Seedlings in nature are easy to find, and with seedlings, one can learn a lot about growing bonsai from the ground up. When older stock is used, tree trunks are more mature so time is saved from the process. However, in a few years a small seedling can make a nice, small bonsai.
     Since plants grow faster in the yard or field, it is advisable to grow your chosen seedling in the earth until the trunk is a suitable size for the bonsai you're planning. You can transplant it to a convenient spot for leaf/limb pruning and fertilizing. Make notes about the process with dates for future reference.
     If a seedling has good qualities- plenty of limbs and healthy - try it! It may not be exactly like the parent plant, but the tree will make an inexpensive lesson. A cutting propagation will yield a better duplicate if you desire a closer match to the tree or hybrid.

Elm seedling found growing under the above Chinese Elm. One year old on photo date 3/28/03.
Limbs have been trimmed by foraging rabbits. Small fences might be needed.

    Best time for transplanting is early spring and fall. At that time, trim longest roots. Prune apex down to re-proportion tree, and cut long limbs to globe shape of original parent tree or start pruning for another style you've chosen. Take care to cut between leaves on a branch - not too close to a leaf. Tender new leaf shoots at the end of limbs can be pinched back to encourage fuller growth.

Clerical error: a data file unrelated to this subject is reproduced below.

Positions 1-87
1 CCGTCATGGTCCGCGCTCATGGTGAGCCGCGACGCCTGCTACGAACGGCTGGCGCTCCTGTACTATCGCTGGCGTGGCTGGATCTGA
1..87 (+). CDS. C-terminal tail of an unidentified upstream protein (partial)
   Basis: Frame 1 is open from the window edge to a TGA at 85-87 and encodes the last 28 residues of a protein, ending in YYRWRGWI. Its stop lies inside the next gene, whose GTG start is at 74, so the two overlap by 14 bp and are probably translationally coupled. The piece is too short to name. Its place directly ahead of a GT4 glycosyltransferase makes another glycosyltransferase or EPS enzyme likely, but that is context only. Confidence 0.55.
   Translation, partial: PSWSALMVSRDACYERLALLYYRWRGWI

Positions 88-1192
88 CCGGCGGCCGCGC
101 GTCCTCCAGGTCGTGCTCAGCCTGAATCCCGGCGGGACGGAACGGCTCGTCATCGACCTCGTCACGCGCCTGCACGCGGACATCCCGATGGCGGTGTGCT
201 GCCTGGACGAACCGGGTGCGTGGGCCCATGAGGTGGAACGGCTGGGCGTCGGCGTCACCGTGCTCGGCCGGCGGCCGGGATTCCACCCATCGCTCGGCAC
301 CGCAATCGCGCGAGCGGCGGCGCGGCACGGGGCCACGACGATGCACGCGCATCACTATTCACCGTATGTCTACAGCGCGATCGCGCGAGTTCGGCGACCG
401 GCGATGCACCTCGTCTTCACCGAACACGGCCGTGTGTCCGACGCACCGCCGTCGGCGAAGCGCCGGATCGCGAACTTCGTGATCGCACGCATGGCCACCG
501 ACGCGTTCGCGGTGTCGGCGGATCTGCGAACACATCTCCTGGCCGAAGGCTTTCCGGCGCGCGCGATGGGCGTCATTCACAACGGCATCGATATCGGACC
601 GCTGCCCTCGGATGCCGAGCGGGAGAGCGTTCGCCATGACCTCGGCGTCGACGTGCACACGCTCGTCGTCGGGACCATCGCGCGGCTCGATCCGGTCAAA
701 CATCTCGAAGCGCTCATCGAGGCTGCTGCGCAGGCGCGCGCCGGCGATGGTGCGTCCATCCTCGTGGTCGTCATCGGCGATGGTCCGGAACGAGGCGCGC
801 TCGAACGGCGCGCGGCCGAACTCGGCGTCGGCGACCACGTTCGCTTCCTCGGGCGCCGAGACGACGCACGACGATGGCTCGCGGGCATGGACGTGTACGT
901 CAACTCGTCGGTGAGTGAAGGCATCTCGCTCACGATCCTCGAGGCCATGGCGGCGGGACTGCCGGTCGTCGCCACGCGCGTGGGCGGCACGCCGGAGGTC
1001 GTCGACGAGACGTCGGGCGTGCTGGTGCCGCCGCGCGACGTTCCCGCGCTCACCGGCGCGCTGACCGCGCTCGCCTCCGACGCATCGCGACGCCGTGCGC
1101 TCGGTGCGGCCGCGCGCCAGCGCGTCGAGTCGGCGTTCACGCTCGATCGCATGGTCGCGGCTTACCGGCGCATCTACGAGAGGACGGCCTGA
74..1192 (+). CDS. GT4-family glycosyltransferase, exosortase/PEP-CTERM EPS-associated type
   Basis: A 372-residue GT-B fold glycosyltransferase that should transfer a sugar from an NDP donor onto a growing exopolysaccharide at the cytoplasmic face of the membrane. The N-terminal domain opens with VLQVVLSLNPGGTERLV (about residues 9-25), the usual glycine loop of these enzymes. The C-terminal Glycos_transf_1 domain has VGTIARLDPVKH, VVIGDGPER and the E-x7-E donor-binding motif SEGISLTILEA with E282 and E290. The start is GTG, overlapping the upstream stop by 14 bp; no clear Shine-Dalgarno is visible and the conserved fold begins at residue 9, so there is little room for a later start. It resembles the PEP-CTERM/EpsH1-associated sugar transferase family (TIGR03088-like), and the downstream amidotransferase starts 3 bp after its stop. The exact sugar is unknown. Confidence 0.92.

All pruning on the perimeter helps with later choices in shaping the tree as it routes energy back toward the trunk increasing the size of trunk and the number and sizes of limbs.
    If you mix your soil with a good pine bark mulch, fertilizing may not be needed. Over-feeding can cause elongated limbs and large leaves. In this case, clip back and/or pinch off large leaves.

Growing elms "in the field" for more productive growth:
For comparison, this elm in a pot is a year older than the elm above. This illustrates the difference in trunk size using the two methods. The method of training in a pot works fine if you're planning a Komono or Mame bonsai. See "Starting Up" for sizes and styles.

Same Chinese Elm parent tree as above seedling. Potted up in May 2001.

5/30/02 photo. Trunk growth is slow though pot is ample and we fertilize. Good mulch was added with a little sand to help with aeration in pot.

    2/23/03 (nine months later) The potted Chinese Elm growing in a screened porch leafed out early due to the protective climate of the porch. In North Georgia, Chinese elm is deciduous. It may keep it's leaves in a Florida or Southern California climate.
    Branching has matured and we continue to fertilize and prune in the growing season. Repot every two years or when root-bound or when ready for a shallow training pot. Plastic bonsai training pots can be used to help with visualization and since they are shallow, you will begin the phase of pruning out larger tap roots to encourage small fibrous root density creating a balance above and below ground.
    Soon you will have a miniature tree that can be transferred into a finished bonsai pot.





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Elm Seedling           

Chinese Elm, Ulmus parvifolia

Chinese Elm is a fast growing tree with naturally small leaves and exfoliating bark. Readily, three reasons why this tree is a good, interesting choice for growing as bonsai. Elms are also hardy and grow best in full sun with good soil drainage. The Chinese Elm produced today is resistant to disease which has been a problem for the American Elm. Chinese Elms go well in these styles: formal upright, informal upright, slanted, and broom.